Public spaces have long been the focus of urban social activity, but investigations of how public space works often adopt only one of several possible perspectives, which restricts the questions that can be asked and the answers that can be considered. In this volume, Anthony Orum and Zachary Neal explore how public space can be a facilitator of civil order, a site for power and resistance, and a stage for art, theatre, and performance. They bring together these frequently unconnected models for understanding public space, collecting classic and contemporary readings that illustrate each, and synthesizing them in a series of original essays. Throughout, they offer questions to provoke discussion, and conclude with thoughts on how these models can be combined by future scholars of public space to yield more comprehensive understanding of how public space works.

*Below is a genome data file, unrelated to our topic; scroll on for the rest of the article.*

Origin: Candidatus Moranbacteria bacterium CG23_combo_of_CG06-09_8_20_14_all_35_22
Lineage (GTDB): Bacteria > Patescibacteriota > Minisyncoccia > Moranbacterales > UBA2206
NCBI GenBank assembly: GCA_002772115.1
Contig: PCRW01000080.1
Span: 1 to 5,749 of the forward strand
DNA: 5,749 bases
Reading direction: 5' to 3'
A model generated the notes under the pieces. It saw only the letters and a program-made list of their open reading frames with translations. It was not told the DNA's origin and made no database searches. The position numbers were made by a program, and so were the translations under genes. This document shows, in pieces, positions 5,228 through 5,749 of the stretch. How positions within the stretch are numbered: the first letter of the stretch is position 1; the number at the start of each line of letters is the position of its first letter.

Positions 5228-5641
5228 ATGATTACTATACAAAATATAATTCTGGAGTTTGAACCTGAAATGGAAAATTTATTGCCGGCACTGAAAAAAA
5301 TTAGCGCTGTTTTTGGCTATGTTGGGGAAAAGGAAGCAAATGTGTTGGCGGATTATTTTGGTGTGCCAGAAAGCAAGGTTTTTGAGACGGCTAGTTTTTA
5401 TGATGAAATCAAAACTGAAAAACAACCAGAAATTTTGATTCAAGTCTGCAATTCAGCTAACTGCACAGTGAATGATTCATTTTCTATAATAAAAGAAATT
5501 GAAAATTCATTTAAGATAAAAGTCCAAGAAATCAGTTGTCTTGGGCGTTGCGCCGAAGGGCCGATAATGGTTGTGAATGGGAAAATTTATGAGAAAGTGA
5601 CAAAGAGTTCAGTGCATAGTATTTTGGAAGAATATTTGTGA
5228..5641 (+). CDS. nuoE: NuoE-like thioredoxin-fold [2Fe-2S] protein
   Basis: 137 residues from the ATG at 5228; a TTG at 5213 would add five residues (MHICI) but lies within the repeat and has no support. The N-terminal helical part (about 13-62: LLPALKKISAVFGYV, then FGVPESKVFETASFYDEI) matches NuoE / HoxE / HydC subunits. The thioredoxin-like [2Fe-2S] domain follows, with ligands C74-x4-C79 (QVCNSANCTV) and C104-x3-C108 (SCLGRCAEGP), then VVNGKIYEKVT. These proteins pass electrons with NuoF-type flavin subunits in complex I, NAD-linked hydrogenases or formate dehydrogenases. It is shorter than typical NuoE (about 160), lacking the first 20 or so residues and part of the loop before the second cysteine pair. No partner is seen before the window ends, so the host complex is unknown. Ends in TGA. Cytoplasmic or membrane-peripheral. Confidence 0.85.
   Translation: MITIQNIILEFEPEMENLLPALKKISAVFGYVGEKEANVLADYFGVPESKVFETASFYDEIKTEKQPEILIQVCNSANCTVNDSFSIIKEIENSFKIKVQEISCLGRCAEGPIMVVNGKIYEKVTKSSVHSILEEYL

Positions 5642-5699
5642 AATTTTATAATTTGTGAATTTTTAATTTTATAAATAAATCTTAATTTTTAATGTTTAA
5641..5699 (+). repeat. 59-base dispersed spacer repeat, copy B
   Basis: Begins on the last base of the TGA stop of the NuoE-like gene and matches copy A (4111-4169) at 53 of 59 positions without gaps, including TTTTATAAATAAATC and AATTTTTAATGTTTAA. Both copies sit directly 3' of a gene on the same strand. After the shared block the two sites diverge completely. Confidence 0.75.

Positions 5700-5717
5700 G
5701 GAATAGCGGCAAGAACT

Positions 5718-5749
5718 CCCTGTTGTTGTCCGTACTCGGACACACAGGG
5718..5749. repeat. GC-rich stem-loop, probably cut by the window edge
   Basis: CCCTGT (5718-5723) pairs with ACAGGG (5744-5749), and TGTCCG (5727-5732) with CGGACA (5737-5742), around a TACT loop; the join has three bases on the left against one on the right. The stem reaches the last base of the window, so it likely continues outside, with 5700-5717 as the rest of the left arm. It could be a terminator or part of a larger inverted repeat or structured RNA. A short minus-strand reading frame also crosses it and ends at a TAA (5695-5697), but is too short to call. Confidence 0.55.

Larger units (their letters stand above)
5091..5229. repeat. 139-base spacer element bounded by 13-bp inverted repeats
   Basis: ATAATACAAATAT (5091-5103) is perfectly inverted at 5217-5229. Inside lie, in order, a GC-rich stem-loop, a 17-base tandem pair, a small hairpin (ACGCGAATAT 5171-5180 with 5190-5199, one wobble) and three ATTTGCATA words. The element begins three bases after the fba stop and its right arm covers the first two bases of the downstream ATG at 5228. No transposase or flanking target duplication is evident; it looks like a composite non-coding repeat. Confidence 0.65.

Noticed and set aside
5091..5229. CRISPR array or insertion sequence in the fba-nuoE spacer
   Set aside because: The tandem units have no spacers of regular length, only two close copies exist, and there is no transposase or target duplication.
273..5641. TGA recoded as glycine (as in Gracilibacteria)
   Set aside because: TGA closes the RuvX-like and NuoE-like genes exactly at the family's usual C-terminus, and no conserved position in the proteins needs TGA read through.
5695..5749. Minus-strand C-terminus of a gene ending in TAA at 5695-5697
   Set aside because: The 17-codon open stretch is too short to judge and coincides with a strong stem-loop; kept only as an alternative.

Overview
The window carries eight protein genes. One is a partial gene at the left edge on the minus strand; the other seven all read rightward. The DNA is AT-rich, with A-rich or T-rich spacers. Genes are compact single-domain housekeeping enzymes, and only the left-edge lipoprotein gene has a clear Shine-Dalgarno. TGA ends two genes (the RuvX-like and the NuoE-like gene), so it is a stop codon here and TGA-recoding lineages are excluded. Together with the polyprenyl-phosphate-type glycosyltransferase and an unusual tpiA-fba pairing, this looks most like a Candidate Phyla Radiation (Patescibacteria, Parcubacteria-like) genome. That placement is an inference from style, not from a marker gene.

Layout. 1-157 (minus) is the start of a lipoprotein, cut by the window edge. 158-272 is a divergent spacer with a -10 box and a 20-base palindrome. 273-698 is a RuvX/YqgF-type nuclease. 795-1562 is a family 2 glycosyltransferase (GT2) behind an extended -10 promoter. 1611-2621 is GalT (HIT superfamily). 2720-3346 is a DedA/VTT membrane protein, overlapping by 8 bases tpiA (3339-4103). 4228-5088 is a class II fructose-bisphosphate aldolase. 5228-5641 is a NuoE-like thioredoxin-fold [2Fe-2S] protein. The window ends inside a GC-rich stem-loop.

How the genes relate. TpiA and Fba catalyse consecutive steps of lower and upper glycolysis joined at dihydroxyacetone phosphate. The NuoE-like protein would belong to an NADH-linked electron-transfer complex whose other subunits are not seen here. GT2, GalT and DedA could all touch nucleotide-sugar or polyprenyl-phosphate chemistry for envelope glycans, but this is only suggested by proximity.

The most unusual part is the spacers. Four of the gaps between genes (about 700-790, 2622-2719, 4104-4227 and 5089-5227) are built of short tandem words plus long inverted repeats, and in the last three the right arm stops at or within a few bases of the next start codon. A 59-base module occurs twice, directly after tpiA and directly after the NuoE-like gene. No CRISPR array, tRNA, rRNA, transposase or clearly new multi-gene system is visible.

chapter |10 pages

Locating Public Space

part |2 pages

PART 1: Public Space as Civil Order

chapter |5 pages


chapter |8 pages

The Social Life of Small Urban Spaces

chapter |9 pages

The Character of Third Places

chapter |7 pages

The Moral Order of Strangers

chapter |19 pages

Street Etiquette and Street Wisdom

part |2 pages

PART 2: Public Space as Power and Resistance